CAROLINA BEACH — The parking debate accelerated in Carolina Beach Tuesday night, both among the public and town council. After two failed motions, council voted 3-2 to make streetside metered parking free during the offseason, starting the first of December through the end of February.
A two-hour public-comment period set the precedent, with voices speaking for and against new parking measures that Carolina Beach’s old guard voted on last fall in a workshop meeting. Then-mayor LeAnn Pierce and outgoing council member JoDan Garza voted against the measure; current Mayor Lynn Barbee (then a council member), current council member Jay Healy and former council member Steve Shuttleworth voted in favor of the plan.
“I wanted this on the agenda because you all need to come during a regular council meeting and discuss it,” former mayor and current council member Joe Benson said to the packed house and council members Tuesday.
Pivot Parking’s plan includes CB visitors pay an offseason rate of $2 per hour and $10 per day, enforced between 9 a.m. and 5 p.m. Hours extend until 8 p.m. during summer, and rates increase to $5 per hour or $25 per day from March through November.
Pivot Parking suggested the town double its citation fees to $100. The company issued a million dollars in citations over eight months in Wrightsville, according to council. “I gotta think we can do better than we did last year with $142,000,” Benson said about CB’s citation revenue.
During last year’s parking season, March through October, Carolina Beach meters collected $664,000 in revenue, according to previous PCD reporting. Its 21 parking lots netted $1.4 million.
Part of the new strategy includes council regulating private lots, requiring better landscaping, trash receptacles and signage; the owners were given a deadline of two years to fall in line. Still, it won’t necessarily change the prices, some of which charged $45 a day to park last season, as compared to the town-owned lots, priced at $20 a day.
As well, year-round parking passes are available to island property owners, while nonresidential passes are no longer available for purchase — a sticking point for many who frequent the island but don’t pay property taxes there.
Last fall, council staff estimated Pivot’s plan will provide new net revenue of $64,000 and recommended council move forward with the contract. Loss of parking funds during Covid-19 hurt the bottom line of the 2.7-mile beach town.
Mayor Pro Tem Jay Healy mentioned, when accounting for inflation, the town needed $1.2 million in additional revenue just to break even from its current deficit.
Bringing back nonresidential passes
Council chambers were crowded as speakers were called one-by-one to take the mic, most there to contest the parking plan. Some decried the lack of paid passes available to non-residents, while business owners on the island held strong in their beliefs that making customers pay for parking during the offseason would effectively hurt the bottom line.
“We struggle so badly during those four months,” Hang Ten Grill owner Jeff Hogan spoke of winter on the island. “We’re staying open to keep our staff employed — and, you know, if we lose 10%, 20% [because of paid parking], I think you’re gonna see most of us close.”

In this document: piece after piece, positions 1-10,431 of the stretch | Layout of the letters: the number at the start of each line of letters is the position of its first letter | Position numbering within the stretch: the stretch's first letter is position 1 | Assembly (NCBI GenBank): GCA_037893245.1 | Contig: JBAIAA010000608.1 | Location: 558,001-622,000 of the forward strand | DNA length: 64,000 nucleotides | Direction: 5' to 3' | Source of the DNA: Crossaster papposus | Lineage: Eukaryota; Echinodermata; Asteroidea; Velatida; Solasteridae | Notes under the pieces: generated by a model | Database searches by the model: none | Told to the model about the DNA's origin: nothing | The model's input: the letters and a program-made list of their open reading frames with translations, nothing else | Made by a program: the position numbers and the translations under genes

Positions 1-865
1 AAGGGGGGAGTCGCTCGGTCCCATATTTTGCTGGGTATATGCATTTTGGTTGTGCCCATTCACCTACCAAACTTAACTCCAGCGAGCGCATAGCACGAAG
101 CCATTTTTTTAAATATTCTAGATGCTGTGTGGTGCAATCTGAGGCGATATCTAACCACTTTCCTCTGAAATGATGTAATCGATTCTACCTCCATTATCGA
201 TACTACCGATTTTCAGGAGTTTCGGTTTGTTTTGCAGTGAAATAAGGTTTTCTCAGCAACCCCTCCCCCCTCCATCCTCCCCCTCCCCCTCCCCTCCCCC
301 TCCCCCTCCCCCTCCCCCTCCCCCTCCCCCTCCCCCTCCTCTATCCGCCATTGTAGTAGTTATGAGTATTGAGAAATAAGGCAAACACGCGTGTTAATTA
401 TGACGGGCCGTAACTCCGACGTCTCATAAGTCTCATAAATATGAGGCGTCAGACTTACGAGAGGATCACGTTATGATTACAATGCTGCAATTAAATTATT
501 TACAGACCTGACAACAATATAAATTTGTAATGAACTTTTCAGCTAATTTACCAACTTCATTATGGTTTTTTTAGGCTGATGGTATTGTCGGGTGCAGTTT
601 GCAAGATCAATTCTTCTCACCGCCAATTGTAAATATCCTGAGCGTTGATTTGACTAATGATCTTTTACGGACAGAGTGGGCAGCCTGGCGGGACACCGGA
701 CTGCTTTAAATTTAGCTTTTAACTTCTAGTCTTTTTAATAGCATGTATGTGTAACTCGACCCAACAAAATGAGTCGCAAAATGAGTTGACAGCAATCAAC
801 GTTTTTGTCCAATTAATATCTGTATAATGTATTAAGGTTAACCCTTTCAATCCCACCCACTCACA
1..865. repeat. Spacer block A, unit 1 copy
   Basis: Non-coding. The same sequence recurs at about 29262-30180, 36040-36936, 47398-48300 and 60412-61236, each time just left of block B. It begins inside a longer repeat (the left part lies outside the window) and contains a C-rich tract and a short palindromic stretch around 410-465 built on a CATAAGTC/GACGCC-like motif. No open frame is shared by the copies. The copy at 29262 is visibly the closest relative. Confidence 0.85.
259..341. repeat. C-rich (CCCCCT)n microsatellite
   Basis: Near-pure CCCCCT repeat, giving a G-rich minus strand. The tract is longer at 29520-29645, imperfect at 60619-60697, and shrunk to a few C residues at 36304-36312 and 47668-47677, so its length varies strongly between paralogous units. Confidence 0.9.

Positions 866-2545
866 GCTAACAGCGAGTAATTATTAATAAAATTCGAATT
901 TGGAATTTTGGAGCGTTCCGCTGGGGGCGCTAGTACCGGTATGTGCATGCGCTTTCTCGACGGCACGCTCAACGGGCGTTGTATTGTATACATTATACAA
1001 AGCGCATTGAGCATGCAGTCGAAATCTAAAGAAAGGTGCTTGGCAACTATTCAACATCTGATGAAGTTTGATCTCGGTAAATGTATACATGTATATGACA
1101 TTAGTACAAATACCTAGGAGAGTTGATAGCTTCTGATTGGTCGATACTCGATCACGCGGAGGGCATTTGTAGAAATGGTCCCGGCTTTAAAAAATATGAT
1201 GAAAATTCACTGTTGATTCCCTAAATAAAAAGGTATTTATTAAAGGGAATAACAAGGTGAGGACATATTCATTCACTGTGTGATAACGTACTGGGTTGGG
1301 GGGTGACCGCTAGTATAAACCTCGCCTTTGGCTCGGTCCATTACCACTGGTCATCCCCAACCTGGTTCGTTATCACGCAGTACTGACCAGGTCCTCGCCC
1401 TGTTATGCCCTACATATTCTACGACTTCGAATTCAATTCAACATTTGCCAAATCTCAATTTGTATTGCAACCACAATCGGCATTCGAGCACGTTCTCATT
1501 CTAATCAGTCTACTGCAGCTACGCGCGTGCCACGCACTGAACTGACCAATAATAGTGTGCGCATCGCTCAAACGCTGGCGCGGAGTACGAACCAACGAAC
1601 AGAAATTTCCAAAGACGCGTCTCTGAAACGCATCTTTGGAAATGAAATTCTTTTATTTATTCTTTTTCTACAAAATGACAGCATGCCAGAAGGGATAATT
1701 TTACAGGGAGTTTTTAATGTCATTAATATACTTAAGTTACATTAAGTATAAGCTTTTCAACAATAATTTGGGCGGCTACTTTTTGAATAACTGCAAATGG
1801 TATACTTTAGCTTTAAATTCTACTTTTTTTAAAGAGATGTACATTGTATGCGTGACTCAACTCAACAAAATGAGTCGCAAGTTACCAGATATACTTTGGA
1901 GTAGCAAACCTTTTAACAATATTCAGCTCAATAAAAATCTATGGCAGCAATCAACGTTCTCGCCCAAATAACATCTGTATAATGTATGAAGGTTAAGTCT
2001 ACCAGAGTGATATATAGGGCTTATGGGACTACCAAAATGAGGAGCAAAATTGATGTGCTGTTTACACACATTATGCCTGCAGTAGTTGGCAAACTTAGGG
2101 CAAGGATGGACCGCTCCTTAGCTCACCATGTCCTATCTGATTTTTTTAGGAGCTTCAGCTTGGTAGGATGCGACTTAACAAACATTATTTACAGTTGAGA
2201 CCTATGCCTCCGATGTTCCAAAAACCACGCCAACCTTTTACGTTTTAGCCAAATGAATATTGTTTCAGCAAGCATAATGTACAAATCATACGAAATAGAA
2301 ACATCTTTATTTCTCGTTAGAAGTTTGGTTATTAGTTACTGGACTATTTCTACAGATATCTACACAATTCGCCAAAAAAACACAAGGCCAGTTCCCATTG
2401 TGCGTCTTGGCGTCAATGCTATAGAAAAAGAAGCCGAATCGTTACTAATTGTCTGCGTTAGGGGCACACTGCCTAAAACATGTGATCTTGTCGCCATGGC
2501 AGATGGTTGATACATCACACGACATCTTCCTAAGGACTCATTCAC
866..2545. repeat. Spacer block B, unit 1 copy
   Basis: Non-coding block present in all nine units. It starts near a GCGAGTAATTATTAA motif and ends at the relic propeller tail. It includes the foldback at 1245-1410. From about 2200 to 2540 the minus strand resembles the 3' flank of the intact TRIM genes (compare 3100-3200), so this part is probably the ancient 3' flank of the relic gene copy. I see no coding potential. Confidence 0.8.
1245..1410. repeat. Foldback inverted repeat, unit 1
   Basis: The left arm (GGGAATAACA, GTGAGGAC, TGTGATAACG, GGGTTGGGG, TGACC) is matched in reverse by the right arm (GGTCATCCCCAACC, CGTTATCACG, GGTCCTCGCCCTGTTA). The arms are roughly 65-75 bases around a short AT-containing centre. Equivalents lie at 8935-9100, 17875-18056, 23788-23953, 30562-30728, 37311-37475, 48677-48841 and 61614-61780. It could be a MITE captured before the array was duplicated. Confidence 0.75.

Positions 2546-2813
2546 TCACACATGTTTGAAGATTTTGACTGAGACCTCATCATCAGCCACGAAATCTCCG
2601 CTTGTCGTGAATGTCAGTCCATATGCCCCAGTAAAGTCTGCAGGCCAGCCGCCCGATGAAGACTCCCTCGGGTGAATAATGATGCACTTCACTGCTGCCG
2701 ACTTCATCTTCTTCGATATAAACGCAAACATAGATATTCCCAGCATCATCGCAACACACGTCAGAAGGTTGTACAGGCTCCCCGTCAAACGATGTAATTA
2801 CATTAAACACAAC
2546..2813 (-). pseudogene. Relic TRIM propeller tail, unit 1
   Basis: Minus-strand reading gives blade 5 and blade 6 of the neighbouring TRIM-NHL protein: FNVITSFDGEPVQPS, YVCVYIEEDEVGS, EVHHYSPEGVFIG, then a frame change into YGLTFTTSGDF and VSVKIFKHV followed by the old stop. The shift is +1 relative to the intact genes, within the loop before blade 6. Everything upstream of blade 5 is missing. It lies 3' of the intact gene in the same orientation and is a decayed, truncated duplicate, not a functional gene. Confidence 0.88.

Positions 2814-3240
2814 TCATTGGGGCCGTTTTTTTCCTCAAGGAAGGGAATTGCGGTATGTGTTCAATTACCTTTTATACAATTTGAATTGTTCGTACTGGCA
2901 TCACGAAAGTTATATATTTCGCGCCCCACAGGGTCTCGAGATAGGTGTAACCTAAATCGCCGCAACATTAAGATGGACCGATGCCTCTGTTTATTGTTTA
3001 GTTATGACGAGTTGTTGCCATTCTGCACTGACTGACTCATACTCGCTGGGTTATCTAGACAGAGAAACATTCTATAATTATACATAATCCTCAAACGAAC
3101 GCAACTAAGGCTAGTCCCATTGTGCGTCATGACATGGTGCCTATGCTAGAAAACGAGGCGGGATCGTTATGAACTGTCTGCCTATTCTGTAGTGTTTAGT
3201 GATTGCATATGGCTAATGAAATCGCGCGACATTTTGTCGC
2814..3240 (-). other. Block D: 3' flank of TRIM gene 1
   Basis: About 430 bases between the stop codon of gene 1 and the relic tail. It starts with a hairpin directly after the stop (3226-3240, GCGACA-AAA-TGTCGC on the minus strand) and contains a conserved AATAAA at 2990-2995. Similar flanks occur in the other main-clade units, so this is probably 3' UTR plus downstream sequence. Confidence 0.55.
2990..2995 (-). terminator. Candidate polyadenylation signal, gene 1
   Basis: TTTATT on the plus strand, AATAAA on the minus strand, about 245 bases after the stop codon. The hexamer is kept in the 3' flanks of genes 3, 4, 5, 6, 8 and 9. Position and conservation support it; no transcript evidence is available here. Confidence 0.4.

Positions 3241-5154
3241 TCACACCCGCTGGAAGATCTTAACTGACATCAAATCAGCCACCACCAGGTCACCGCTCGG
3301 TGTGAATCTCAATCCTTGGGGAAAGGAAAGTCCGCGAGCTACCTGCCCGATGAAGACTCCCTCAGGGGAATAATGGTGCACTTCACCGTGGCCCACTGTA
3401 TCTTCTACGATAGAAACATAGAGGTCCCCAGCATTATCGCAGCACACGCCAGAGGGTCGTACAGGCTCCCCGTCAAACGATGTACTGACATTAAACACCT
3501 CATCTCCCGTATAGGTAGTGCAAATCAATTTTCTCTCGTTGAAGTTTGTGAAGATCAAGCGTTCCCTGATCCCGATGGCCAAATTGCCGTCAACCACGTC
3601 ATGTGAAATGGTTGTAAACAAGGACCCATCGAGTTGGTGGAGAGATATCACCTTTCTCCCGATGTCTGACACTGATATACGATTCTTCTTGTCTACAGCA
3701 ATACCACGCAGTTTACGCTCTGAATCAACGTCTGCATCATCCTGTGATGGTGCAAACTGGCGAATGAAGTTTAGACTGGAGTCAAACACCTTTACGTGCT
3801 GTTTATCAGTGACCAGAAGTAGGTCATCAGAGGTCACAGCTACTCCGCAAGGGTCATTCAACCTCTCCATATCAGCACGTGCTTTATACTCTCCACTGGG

Many off-island community members — who live only minutes north or south but visit Carolina Beach for necessities, from grocery shopping to taking kids to school on the island — were upset their imprint on the community wasn’t being considered fairly.
“I don’t think by living 30 seconds over the bridge, I should be treated like a tourist,” Ben Richardson said during public comment. “The fact that tourists have to buy a weekly pass for $100 a week and I would have to do the same kind of feels insulting. At the same time, I’m not opposed to year-round parking, as long as people who are New Hanover County residents have an option to purchase a pass. I’m not even opposed to paying more money for a season pass if that helps to cover that deficit that currently exists.”
Councilor Benson first introduced a motion to amend the parking measures, specifically with the reinstatement of $250 nonresidential parking passes. Last year, the town sold 500, according to council member Deb LeCompte.
However, the reinstatement would bear caveats: Passes, to be purchased in person only during the month of April, would not be applicable on weekends, 9 a.m. – 6 p.m., or holidays starting the Saturday before Memorial Day through Labor Day.
LeCompte amended the motion to adjust the fee structure from $250 to $365. She based it on the amount of taxes she said residents who owned an average-priced $500,000 home would pay if Carolina Beach borrowed $30 million for its infrastructure needs, a platform she ran on last year to get her council seat.
“That’s $1 a day or two weeks paying a full rate of $25,” she said.
Healy adamantly was against the motion. Instead, he preferred to rely on the opinion of Pivot.
“Our parking company recommends we don’t do it,” the mayor pro tem said. “Because they firmly believe we will lose revenue. I can give you some examples: If we have a local brewery in town and they would sell a pass for $150 for all the beer you can drink, will they make money? No. A seafood place: $300, all the crab legs you can eat. Sounds pretty good, right? I’d buy it — but, no, they wouldn’t make money. So there’s a reason we went with a professional parking company to make these decisions … They do it for a living. They have a footprint. They made almost $6 million for Wrightsville — revenue that Wrightsville can use to improve their town. And that’s what we’re looking to do.”
The debate oscillated between nonresidential passes back to offseason parking remaining free to visitors. Healy suggested that dropping rates altogether during late fall and early winter months would result in money the town is willingly walking away from.
“And the bottom line is, we need money,” he said.
DeLompte remained firm that the $64,000 the town stands to gain would be a “drop in bucket” compared to the money Carolina Beach needs to fund improvements.